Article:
PETA Teams with Alicia Silverstone: Brings Animatronic Cow to Schools

Tainting dairy farmers names, PETA and Silverstone are working to share the wrong story about the dairy industry. ( PETA )

Hollywood actress Alicia Silverstone, and the animal rights organization People for the Ethical Treatment of Animals (PETA), are teaming up to spread a message that people should not consume dairy.

"The duo is working to bring Carly, a life-sized animatronic cow, to classrooms across the country to “teach” students about the negative impacts of the dairy industry", according to an article written by Romper.

Silverstone, a longtime vegan who has starred in movies such as Clueless and the 1997 Batman & Robin, serves as the voice behind Carly, an animatronic cow who “escaped from a dairy farm and now lives at an animal sanctuary.”

Making her way through elementary school classrooms, Carly speaks to students, teachers and parents to spread her message about the consequences of consuming dairy.

"When people drink cow's milk or eat food made from our milk, like cheese, butter, and ice cream, I don't think they have any idea what our lives are really like," Carly tells school children. "Cows can feel happy, sad, and scared. We cry when we're upset. We definitely have things that we like and things that we don't like. Each cow is as special and different as each of you."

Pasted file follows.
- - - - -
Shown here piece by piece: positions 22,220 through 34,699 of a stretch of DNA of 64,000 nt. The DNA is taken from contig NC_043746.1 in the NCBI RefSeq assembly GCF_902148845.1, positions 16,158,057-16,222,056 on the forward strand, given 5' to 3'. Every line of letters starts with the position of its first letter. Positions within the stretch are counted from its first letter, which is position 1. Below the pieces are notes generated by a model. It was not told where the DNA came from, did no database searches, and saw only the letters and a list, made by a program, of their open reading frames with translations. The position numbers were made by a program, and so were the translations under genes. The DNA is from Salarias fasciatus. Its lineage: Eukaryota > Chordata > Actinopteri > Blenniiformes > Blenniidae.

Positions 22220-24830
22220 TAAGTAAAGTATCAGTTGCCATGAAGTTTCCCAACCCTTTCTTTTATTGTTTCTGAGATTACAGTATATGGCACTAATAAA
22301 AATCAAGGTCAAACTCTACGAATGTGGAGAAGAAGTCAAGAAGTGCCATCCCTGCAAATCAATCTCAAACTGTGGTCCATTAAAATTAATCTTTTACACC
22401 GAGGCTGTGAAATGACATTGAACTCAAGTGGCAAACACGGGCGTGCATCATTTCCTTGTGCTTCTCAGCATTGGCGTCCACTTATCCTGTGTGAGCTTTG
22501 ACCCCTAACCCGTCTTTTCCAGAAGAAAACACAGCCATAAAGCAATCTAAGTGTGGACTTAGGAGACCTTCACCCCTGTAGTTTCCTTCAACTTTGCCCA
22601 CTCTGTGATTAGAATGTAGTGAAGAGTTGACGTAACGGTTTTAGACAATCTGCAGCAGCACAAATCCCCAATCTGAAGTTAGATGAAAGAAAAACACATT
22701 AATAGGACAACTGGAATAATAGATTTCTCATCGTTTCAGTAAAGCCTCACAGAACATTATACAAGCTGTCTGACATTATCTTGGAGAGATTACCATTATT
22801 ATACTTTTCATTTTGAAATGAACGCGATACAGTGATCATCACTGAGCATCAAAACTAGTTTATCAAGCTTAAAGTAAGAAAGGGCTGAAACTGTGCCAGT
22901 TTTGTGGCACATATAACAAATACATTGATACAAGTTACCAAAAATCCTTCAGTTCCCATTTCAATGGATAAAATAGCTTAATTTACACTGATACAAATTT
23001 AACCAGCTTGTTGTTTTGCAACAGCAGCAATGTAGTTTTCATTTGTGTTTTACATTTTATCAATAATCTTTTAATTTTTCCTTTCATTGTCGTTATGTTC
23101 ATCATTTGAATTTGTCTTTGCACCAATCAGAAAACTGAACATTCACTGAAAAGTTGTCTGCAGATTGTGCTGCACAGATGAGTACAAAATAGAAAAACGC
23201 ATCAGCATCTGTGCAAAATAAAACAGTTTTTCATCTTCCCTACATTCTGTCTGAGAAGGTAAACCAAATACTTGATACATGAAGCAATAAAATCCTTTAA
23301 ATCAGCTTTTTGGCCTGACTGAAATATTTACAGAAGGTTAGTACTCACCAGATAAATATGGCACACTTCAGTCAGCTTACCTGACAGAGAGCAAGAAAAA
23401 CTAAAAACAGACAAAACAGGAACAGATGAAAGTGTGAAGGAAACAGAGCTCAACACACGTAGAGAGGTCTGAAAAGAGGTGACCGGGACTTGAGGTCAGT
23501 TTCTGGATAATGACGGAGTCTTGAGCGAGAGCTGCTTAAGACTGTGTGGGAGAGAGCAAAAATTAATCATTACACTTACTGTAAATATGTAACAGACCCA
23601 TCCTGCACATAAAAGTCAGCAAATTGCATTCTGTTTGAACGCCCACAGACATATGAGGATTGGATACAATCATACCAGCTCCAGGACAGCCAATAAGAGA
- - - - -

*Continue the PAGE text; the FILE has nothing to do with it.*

This puppet also promotes PETA's opinion about what life on a farm is like for a dairy cow..

"On the dairy farm, my babies were taken away from me when they were just a day or two old so that my milk could be sold in stores instead of given to them," Carly says. "I still think about my babies every day, and I miss them soooo much."

But cow comfort and care are core principles that guide most dairy farmers. The 2013 Animal Care Reference Manual reports more than 70% of the U.S. milk supply participates in the National Dairy FARM program: Farmers Assuring Responsible Management. The program's goal is to show consumers that dairy producers have a caring relationship with their animals. 

Organizations like the Southwest Dairy Farmers Mobile Dairy Classroom program are working to send a positive message about dairy and the farmers who work to provide a safe, healthy and nutritious product.

“Our trained instructors will demonstrate how to milk a cow, describe how milk goes from the farm to the consumer, and then answer questions from the audience,” according to the Southwest Dairy Farmers website. “This is an innovative program that brings the dairy experience directly to children. At schools, students and teachers share an experience that includes math, science, health (nutrition), and agriculture, all presented in an outdoor classroom format.”

To see the Southwest Dairy Farmers Mobile Dairy Classroom in action, watch:

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Edited: Nov. 14, 2018